Is it time to harvest potatoes? It depends… Here are a few tips for properly timing your potato harvest.
As we enter late summer, the time for potato harvesting approaches – at least if you are in the Northern part of the U.S.. However, you may be wondering, just when should you harvest potatoes?
The answer to this will partially depend on what kind of potatoes you are growing, and what you are harvesting them for. If you are harvesting them as “new” potatoes for immediate fresh eating, you can harvest earlier than you would for storage potatoes. Potatoes that will be saved for winter storage should be left in the ground longer, so that their skins can toughen up.
New potatoes will go bad very quickly, but many storage potato varieties will keep for several months when properly stored. Any type of potatoes can be harvested for new potatoes. Most types of potatoes can also be kept for storage as well, although some varieties will keep better than others.
Here are a few tips for determining when to harvest potatoes:
New potatoes can be harvested in spring and early summer, but this tends to sacrifice the parent plant so that it will not produce mature storage potatoes later in the season. If the plant is lifted with great care, some of the immature tubers can be removed as new potatoes, and the plant can be re-potted in new soil. This causes some stress to the plant, and is not generally recommended. Usually a row (or container) is sacrificed for new potatoes, and the left rest to mature to full size.
New potatoes should be harvested and handled carefully in order to reduce bruising and damage to the skins, both of which can cause decay.
Storage potatoes are harvested once the plant is completely mature at the end of its growing season. At this time, the foliage begins to yellow and dry, normally from the lower leaves progressing upward. Some late potato varieties may still be green and bushy by the time early and mid-season plants have completely withered. For the best storage potential, mature tubers should not be harvested for at least two weeks after the foliage above ground has died. This waiting period allows the skins of the tubers to thicken, which is key to long term storage. Thick, unbroken skins (just as in winter squash and onions) reduce the loss of moisture from within.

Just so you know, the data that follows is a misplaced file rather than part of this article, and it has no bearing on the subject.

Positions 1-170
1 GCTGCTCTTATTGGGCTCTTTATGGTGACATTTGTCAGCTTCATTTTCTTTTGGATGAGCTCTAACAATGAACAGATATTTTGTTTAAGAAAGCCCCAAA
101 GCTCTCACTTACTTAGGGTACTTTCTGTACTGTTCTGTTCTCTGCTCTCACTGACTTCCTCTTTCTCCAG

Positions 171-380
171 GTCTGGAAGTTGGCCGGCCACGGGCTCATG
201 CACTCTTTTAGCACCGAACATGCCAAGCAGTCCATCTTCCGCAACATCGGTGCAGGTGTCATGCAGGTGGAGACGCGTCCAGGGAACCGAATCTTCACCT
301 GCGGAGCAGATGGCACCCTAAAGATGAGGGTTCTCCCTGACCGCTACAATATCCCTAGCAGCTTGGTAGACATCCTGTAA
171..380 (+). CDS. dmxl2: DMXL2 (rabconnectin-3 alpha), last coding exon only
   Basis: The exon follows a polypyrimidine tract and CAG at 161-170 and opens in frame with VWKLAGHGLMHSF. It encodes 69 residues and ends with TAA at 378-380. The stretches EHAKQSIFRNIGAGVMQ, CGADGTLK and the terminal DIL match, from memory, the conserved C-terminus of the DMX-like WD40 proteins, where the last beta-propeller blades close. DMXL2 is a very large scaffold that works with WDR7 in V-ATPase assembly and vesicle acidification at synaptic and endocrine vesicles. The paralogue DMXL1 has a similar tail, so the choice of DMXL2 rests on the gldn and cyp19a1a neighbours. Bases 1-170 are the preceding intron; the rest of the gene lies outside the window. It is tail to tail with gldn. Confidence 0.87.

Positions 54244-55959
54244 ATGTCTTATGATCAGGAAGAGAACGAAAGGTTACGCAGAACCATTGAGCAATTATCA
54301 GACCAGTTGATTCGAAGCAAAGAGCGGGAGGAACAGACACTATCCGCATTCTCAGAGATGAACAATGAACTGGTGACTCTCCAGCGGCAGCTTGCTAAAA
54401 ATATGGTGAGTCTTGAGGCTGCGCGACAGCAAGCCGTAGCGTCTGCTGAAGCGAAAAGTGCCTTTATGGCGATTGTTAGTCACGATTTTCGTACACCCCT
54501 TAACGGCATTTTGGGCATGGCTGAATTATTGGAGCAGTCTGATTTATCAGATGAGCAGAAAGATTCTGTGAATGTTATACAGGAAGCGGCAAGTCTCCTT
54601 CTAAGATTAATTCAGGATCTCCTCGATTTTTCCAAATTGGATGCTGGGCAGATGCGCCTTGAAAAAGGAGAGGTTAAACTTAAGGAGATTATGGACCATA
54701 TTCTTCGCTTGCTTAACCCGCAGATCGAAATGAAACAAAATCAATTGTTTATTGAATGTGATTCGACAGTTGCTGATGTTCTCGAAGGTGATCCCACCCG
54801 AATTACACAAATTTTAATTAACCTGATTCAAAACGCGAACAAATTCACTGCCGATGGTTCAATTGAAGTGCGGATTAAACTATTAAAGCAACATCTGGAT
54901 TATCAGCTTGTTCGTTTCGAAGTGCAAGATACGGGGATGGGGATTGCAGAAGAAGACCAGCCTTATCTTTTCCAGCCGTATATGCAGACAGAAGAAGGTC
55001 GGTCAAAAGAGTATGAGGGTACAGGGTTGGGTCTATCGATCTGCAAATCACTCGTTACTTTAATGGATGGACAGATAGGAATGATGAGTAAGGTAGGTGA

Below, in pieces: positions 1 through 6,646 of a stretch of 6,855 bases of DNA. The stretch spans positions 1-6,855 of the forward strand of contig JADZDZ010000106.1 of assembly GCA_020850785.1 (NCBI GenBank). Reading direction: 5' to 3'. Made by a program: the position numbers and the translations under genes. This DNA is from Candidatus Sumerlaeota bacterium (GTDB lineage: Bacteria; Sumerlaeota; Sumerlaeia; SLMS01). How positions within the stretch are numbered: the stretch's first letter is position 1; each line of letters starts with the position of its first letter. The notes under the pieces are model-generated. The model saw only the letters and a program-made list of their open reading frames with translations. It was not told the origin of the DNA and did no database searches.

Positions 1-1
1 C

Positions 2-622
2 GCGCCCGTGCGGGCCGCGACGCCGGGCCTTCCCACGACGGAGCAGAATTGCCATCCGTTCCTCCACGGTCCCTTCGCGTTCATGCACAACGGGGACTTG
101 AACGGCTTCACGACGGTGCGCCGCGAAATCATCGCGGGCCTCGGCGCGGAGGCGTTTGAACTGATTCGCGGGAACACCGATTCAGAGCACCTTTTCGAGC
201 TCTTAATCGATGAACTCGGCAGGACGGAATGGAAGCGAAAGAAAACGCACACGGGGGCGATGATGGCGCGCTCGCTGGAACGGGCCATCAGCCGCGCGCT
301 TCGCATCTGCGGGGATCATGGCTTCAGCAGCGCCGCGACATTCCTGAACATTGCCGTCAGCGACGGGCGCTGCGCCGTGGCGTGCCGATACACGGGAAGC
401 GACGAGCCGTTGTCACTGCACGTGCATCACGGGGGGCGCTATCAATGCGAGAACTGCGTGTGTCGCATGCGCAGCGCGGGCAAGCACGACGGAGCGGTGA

If frost is expected within two weeks while plants are still green and vigorous, many growers defoliate the tops in order to trigger the skin setting process. A weed trimmer can be used to shred the leaves and stems of the plants so that death is gradual rather than sudden. If the plants die suddenly (including death to hard frost), the tubers may be discoloured. It is simpler to just select the appropriate variety for a given growing region in order to avoid artificial defoliation.
Read more about harvesting & storing potatoes at WestCoastSeeds.com…